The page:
Video | Agriculture | Confidence | Economy | Energy | Employment | Finance | Media | Property | RBNZ | Science | SOEs | Tax | Technology | Telecoms | Tourism | Transport | Search


Incentives to keep vets in rural practices welcome

New Zealand Veterinary Association

Media release


Thursday 23 October


Incentives to keep vets in rural practices welcomed

National’s proposals to address the rural veterinary shortages - including a voluntary bonding scheme for rural veterinarians - has been welcomed by the veterinary profession.

New Zealand Veterinary Association (NZVA) chief executive, Julie Hood, says the proposals will greatly assist the severe shortage of veterinarians in rural areas.

“This is a serious issue, not only for the profession, but for the viability of our agricultural exports, the welfare of our animals and our biosecurity surveillance systems.”

Ms Hood says the NZVA would not normally comment on political policies, but this particular policy proposal is an important step towards attracting and retaining young veterinary graduates into hard to service areas.

“In many rural areas, the thin green line which is the rural veterinary workforce is stretched and, in some cases, already broken.”

She says in areas like the east coast of the North Island, where there is now no veterinary presence for some distance, animal welfare is a growing concern.

“Veterinarians play an important role in maintaining welfare standards and also in animal disease surveillance. When dealing effectively with foot and mouth disease, for example, early detection is extremely important.”

"A strong and effective rural veterinary presence is critical in a country that is so dependent on primary production for export income.”

The NZVA has been working on identifying the extent of the rural veterinary shortage issue for the past two years. Ms Hood says the association is heartened by discussions with the Labour-led government over the last 12 months and is hoping their deliberations will lead to a similar outcome.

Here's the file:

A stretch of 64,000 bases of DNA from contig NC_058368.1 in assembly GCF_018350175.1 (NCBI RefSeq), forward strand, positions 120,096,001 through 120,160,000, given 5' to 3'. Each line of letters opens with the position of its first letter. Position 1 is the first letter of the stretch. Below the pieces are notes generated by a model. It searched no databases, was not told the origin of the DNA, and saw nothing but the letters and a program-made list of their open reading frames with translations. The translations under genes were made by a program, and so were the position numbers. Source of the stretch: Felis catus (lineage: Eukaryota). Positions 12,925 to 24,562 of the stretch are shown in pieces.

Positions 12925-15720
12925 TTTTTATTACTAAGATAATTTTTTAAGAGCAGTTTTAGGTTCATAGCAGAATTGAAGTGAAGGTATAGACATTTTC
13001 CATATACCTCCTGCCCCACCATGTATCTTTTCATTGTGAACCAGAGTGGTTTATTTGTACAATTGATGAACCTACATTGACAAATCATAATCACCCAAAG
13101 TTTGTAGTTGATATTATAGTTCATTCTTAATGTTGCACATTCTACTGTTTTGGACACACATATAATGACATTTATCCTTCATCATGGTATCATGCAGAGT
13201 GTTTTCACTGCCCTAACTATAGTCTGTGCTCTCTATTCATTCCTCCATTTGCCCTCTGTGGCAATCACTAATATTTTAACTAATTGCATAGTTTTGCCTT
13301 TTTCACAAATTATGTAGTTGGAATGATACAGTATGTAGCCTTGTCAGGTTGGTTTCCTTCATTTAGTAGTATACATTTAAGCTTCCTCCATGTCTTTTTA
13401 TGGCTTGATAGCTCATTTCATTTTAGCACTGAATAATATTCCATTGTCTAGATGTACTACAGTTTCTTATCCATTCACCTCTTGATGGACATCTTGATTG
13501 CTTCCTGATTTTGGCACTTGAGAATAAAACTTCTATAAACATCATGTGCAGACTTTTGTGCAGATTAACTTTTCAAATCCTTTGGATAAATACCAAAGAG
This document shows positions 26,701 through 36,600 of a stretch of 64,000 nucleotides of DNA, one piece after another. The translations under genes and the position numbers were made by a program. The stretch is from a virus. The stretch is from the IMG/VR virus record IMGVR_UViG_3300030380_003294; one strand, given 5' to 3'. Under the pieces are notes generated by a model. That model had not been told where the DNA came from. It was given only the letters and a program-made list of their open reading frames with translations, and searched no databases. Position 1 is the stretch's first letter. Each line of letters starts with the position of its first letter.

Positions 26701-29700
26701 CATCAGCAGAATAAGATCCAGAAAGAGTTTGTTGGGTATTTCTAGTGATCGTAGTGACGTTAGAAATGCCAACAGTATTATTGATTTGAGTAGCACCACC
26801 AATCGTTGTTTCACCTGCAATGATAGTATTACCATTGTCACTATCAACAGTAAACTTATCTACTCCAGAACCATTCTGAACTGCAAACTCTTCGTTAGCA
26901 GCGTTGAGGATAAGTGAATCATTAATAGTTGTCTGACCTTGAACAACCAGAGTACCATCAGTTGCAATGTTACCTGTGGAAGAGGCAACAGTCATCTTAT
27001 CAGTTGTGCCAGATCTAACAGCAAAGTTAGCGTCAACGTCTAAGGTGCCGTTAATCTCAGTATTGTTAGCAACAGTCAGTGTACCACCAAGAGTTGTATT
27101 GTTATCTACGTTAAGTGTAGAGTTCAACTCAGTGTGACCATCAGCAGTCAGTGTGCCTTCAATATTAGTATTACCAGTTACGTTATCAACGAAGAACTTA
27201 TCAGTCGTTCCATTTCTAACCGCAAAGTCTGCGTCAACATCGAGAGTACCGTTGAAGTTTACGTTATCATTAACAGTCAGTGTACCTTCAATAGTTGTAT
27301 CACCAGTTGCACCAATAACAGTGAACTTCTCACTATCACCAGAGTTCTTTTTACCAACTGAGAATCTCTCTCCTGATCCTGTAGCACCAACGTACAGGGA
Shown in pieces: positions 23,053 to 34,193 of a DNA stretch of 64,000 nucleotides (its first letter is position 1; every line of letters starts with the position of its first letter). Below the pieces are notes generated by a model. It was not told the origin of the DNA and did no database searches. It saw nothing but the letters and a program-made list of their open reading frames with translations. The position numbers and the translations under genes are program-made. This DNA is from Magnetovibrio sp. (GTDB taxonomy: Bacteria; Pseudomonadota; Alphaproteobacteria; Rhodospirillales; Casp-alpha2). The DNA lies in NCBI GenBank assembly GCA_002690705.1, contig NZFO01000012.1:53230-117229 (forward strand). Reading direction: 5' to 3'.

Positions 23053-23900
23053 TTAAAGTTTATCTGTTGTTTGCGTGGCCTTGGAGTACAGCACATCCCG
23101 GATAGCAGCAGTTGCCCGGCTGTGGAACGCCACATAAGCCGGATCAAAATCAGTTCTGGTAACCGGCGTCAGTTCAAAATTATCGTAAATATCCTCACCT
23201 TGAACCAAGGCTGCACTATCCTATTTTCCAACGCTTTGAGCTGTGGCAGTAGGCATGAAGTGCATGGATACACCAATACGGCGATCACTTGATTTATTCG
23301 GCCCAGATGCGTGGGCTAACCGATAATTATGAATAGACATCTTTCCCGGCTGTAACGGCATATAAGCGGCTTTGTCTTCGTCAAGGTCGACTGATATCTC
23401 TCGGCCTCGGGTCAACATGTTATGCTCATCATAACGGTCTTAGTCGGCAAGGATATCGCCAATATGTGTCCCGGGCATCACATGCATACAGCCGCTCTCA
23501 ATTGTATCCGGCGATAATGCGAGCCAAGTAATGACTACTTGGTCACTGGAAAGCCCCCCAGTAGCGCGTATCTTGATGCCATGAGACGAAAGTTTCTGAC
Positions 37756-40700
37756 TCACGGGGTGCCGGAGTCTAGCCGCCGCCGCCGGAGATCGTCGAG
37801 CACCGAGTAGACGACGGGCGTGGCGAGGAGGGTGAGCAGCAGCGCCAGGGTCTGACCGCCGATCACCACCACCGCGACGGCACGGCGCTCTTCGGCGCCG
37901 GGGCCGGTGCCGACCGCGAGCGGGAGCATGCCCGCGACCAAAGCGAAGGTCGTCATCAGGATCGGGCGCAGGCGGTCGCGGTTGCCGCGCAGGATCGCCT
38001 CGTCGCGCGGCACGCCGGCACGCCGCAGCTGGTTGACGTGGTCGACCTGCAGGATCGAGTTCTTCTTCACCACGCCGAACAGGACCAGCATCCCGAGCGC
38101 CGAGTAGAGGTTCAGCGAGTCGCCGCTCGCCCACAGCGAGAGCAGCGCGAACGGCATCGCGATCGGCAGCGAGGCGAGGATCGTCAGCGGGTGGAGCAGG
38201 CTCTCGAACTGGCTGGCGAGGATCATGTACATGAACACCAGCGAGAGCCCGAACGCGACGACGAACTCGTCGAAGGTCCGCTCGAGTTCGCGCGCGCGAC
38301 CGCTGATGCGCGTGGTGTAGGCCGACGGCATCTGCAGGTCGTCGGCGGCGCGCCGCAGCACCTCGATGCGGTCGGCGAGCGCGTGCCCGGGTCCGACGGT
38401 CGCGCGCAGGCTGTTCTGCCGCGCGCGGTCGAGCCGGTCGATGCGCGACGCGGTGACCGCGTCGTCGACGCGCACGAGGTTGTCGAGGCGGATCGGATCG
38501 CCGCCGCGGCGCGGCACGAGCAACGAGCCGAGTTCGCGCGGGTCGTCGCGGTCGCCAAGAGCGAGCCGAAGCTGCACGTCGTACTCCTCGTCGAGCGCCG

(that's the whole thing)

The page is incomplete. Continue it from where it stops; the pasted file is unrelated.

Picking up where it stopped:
“The association now requests that other parties agree with and support the proposals for the future of New Zealand's export earnings and wellbeing as a nation.”





© Scoop Media

Business Headlines | Sci-Tech Headlines


By May 2018: Wider, Earlier Microbead Ban

The sale and manufacture of wash-off products containing plastic microbeads will be banned in New Zealand earlier than previously expected, Associate Environment Minister Scott Simpson announced today. More>>


Snail-ier Mail: NZ Post To Ditch FastPost

New Zealand Post customers will see a change to how they can send priority mail from 1 January 2018. The FastPost service will no longer be available from this date. More>>


Property Institute: English Backs Of Debt To Income Plan

Property Institute of New Zealand Chief Executive Ashley Church is applauding today’s decision, by Prime Minister Bill English, to take Debt-to-income ratios off the table as a tool available to the Reserve Bank. More>>


Divesting: NZ Super Fund Shifts Passive Equities To Low-Carbon

The NZ$35 billion NZ Super Fund’s NZ$14 billion global passive equity portfolio, 40% of the overall Fund, is now low-carbon, the Guardians of New Zealand Superannuation announced today. More>>


Split Decision - Appeal Planned: EPA Allows Taranaki Bight Seabed Mine

The Decision-making Committee, appointed by the Board of the Environmental Protection Authority to decide a marine consent application by Trans-Tasman Resources Ltd, has granted consent, subject to conditions, for the company to mine iron sands off the South Taranaki Bight. More>>